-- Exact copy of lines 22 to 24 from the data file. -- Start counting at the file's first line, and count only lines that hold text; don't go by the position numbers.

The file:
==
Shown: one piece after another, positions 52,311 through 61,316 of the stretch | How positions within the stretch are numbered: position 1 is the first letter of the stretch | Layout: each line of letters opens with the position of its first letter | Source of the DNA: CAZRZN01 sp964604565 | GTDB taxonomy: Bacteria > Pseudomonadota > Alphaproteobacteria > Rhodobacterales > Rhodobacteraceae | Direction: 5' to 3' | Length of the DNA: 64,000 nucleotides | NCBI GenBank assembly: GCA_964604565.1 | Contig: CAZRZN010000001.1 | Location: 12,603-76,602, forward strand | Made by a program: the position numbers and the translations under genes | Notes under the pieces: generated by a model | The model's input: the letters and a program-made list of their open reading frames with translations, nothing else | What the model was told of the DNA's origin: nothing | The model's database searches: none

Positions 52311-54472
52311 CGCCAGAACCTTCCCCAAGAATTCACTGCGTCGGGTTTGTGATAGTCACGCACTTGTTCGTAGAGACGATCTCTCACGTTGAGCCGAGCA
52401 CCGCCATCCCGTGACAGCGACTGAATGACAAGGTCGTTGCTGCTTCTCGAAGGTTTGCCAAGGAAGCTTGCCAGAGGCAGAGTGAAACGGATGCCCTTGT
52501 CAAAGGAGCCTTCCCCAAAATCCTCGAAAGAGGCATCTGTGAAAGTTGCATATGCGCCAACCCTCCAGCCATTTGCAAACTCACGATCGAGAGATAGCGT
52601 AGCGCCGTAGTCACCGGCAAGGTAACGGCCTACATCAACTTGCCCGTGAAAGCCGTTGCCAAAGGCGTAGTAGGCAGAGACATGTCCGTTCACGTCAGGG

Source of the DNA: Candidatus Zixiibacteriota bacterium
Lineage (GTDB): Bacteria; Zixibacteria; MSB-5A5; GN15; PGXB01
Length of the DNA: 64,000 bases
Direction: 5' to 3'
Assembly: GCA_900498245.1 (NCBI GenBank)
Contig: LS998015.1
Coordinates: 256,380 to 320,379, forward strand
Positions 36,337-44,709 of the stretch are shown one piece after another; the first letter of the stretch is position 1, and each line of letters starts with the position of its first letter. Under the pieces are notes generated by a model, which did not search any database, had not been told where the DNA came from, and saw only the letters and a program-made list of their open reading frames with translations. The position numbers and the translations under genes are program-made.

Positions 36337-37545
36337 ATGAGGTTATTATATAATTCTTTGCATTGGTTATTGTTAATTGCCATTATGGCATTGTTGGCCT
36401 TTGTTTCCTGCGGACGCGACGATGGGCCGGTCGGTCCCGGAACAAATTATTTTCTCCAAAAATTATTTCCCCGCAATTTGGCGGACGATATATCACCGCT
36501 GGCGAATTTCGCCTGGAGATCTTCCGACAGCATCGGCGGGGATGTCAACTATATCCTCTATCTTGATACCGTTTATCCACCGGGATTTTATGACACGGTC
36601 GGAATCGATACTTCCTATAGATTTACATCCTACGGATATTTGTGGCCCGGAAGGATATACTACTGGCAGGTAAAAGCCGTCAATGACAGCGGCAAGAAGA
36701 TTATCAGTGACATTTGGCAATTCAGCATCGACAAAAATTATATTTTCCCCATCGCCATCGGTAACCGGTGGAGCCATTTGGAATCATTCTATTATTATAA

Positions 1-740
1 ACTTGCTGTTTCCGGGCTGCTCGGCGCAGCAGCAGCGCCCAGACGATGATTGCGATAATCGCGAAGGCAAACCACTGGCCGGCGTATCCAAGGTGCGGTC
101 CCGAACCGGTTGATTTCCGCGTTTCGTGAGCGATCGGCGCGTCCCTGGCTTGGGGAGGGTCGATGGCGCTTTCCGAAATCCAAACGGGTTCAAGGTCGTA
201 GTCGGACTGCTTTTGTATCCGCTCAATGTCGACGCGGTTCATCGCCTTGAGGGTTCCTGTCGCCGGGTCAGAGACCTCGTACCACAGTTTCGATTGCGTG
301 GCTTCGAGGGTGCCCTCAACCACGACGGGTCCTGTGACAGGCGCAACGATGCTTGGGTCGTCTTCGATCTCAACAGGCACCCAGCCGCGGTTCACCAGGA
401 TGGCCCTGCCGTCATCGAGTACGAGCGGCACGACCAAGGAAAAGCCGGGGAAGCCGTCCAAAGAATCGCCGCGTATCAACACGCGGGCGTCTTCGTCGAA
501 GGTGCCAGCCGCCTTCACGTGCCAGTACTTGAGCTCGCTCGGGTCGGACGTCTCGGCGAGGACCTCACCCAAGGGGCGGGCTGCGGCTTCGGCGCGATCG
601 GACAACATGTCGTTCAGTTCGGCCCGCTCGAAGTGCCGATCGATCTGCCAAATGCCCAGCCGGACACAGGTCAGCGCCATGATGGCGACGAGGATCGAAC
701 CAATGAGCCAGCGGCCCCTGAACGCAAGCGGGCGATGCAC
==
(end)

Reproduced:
1 ACTTGCTGTTTCCGGGCTGCTCGGCGCAGCAGCAGCGCCCAGACGATGATTGCGATAATCGCGAAGGCAAACCACTGGCCGGCGTATCCAAGGTGCGGTC
101 CCGAACCGGTTGATTTCCGCGTTTCGTGAGCGATCGGCGCGTCCCTGGCTTGGGGAGGGTCGATGGCGCTTTCCGAAATCCAAACGGGTTCAAGGTCGTA
201 GTCGGACTGCTTTTGTATCCGCTCAATGTCGACGCGGTTCATCGCCTTGAGGGTTCCTGTCGCCGGGTCAGAGACCTCGTACCACAGTTTCGATTGCGTG